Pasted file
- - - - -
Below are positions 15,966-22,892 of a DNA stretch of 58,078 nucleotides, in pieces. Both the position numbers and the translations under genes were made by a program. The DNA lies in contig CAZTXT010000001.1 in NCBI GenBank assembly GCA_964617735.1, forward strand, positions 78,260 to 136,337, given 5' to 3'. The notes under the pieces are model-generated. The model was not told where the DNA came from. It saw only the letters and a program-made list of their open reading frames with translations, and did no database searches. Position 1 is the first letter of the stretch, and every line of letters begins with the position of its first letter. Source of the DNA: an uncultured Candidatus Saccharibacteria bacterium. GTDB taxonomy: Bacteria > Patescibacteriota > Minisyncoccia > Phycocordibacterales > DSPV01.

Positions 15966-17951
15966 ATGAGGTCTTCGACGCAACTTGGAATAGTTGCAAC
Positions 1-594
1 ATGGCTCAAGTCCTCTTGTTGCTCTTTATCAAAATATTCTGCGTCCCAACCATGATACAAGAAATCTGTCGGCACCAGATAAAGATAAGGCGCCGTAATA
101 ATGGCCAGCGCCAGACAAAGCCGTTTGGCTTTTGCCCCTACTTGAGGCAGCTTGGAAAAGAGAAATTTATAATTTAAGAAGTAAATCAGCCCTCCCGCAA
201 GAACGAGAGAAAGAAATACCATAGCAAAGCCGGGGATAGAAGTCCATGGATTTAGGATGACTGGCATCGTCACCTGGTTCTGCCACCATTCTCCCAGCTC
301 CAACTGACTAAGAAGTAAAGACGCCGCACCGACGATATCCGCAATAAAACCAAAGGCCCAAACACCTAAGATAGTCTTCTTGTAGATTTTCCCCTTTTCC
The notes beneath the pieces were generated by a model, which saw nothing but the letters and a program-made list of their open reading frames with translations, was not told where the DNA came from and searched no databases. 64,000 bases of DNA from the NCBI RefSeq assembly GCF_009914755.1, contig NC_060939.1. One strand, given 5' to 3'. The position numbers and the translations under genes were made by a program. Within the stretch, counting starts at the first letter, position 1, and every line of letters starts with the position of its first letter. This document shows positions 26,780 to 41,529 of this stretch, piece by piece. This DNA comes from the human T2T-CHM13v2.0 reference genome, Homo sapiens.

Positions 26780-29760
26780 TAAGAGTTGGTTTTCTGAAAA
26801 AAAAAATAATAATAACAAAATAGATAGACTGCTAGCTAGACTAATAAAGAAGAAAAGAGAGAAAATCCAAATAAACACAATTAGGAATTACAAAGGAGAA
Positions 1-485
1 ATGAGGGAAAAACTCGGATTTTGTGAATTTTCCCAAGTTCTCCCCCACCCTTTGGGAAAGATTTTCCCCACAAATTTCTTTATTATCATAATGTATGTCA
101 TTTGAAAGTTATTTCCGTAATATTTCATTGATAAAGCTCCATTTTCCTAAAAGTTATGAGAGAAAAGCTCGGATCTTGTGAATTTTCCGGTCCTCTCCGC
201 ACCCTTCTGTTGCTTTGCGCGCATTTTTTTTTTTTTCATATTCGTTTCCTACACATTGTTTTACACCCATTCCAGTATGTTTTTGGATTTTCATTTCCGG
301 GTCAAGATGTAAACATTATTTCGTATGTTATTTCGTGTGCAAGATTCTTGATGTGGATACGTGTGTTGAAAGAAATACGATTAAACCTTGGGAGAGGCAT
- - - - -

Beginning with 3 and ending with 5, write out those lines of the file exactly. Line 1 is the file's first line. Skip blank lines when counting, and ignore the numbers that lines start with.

15966 ATGAGGTCTTCGACGCAACTTGGAATAGTTGCAAC
Positions 1-594
1 ATGGCTCAAGTCCTCTTGTTGCTCTTTATCAAAATATTCTGCGTCCCAACCATGATACAAGAAATCTGTCGGCACCAGATAAAGATAAGGCGCCGTAATA